The focus of the thesis is the process leading up to Romania’s accession to the European Union in 2007. In this theory-guided case study, I will draw on the insight from rational and constructive theories and seek to synthesize these two very distinct theoretical outlooks with the empirical material deriving from different vantage points. Since process-tracing has been chosen as the methodological approach, where much attention is paid to the importance of unbroken causal chains, the empirical material is presented into two separate chapters, one chapter devoted to the domestic Romanian evolution from the end of communism to EU accession, and the other chapter on the EU institutions – the European Council, the Commission and the European Parliament – and their role in relation to the enlargement process and Romania.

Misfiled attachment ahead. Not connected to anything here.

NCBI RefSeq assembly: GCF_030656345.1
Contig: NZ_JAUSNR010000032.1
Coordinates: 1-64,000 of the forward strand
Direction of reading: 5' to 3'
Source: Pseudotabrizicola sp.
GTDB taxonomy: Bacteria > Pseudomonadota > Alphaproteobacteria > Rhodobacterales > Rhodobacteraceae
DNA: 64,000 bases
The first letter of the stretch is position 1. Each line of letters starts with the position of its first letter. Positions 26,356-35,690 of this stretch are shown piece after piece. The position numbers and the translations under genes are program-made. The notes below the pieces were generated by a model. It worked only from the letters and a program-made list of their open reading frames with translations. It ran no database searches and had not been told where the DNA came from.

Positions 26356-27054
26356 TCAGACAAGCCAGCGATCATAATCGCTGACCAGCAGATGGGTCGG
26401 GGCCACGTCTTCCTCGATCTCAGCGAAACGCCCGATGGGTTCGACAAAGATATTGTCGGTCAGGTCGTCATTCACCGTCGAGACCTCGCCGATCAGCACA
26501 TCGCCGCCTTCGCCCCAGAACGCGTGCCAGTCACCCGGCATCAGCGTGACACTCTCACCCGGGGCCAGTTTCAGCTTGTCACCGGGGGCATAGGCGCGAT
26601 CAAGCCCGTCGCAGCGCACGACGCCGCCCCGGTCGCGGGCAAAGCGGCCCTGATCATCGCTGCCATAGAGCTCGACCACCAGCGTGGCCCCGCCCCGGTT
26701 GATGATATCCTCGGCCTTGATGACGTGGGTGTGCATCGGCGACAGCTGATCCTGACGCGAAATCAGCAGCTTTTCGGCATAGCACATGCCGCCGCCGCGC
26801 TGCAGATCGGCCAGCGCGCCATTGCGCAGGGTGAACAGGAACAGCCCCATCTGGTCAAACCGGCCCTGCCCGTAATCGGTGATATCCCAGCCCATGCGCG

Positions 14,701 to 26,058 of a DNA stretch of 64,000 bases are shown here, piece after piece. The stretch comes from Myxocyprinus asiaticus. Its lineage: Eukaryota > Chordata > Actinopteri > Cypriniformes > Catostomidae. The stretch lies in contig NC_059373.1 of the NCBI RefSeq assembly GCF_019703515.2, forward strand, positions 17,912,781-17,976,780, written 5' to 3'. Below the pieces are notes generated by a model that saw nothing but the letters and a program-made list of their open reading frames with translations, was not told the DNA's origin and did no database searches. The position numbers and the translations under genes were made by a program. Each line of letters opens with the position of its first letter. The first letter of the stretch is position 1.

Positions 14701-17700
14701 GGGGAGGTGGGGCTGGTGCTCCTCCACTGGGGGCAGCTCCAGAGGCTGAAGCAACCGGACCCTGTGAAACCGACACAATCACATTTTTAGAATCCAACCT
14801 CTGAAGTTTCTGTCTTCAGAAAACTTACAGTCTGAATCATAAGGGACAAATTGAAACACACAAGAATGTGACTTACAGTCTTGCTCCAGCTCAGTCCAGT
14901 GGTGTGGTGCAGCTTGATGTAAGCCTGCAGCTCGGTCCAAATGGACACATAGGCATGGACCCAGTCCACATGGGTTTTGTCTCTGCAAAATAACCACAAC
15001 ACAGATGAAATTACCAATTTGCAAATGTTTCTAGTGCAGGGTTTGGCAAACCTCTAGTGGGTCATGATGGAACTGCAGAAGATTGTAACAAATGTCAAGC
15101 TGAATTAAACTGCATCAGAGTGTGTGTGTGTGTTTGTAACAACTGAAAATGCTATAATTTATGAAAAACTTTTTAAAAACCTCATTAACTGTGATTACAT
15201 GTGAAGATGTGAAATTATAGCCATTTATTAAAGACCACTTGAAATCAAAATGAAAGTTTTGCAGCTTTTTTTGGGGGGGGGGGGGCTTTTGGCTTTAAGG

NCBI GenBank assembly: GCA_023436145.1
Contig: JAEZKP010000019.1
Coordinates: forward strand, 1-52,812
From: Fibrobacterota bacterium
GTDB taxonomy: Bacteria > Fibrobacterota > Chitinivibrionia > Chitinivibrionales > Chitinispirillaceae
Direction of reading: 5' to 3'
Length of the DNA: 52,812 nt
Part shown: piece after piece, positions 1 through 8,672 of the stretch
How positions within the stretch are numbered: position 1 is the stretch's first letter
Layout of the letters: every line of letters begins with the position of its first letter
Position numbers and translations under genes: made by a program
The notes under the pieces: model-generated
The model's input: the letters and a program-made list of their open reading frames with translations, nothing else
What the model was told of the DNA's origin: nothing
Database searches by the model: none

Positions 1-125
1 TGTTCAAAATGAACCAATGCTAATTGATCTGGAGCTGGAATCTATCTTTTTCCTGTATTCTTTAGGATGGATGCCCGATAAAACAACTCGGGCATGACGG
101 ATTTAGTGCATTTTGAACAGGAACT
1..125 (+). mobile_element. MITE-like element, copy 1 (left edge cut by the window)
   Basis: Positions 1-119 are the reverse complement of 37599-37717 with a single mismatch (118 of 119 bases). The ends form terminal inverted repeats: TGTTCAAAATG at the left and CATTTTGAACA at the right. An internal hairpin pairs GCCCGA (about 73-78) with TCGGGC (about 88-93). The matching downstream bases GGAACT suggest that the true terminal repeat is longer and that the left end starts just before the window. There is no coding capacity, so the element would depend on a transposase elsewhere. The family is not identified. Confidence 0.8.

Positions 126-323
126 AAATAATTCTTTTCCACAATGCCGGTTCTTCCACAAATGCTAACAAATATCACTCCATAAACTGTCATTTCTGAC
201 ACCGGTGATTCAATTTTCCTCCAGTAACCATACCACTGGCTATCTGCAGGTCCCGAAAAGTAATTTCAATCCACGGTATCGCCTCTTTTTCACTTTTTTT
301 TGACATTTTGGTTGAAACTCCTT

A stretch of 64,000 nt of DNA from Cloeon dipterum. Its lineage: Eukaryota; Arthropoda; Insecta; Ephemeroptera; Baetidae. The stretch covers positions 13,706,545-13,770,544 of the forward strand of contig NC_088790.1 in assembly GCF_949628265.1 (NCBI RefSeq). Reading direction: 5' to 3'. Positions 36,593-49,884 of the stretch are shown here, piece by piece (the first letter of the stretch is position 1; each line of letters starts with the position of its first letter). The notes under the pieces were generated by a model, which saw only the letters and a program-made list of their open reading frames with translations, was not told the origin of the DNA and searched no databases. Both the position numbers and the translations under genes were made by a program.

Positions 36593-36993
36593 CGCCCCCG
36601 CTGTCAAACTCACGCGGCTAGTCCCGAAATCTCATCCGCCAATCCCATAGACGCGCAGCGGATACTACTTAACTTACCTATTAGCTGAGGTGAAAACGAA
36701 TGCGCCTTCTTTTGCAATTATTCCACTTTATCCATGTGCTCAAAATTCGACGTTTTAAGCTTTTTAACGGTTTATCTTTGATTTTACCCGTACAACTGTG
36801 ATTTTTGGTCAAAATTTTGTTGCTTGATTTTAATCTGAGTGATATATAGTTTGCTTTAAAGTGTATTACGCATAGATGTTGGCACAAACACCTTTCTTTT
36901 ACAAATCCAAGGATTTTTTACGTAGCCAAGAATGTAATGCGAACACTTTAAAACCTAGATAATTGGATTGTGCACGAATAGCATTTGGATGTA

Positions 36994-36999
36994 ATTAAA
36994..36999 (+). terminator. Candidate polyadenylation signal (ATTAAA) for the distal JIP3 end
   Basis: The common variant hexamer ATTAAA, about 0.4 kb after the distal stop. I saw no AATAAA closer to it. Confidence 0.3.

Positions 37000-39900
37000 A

The analysis that follows, where the actual synthesis of the theoretical and empirical material takes place, gives room for different explanations to the Romanian accession. However, the mixed picture that emerges still allows for the identification of three main causes for the acceptance of Romania into the European Union. The most decisive cause was Romania’s increased military-strategic importance and the support from a critical group of important member states. The other two causes were Romania’s relative success compared to many of the countries in its immediate geographical proximity and the perception that the alternative of not granting Romania accession would have been an even worse. In the closing remarks, it is observed how the intense study of a single case has permitted an encompassing but theoretically informed account of the accession process, something which is rarely done in the enlargement literature.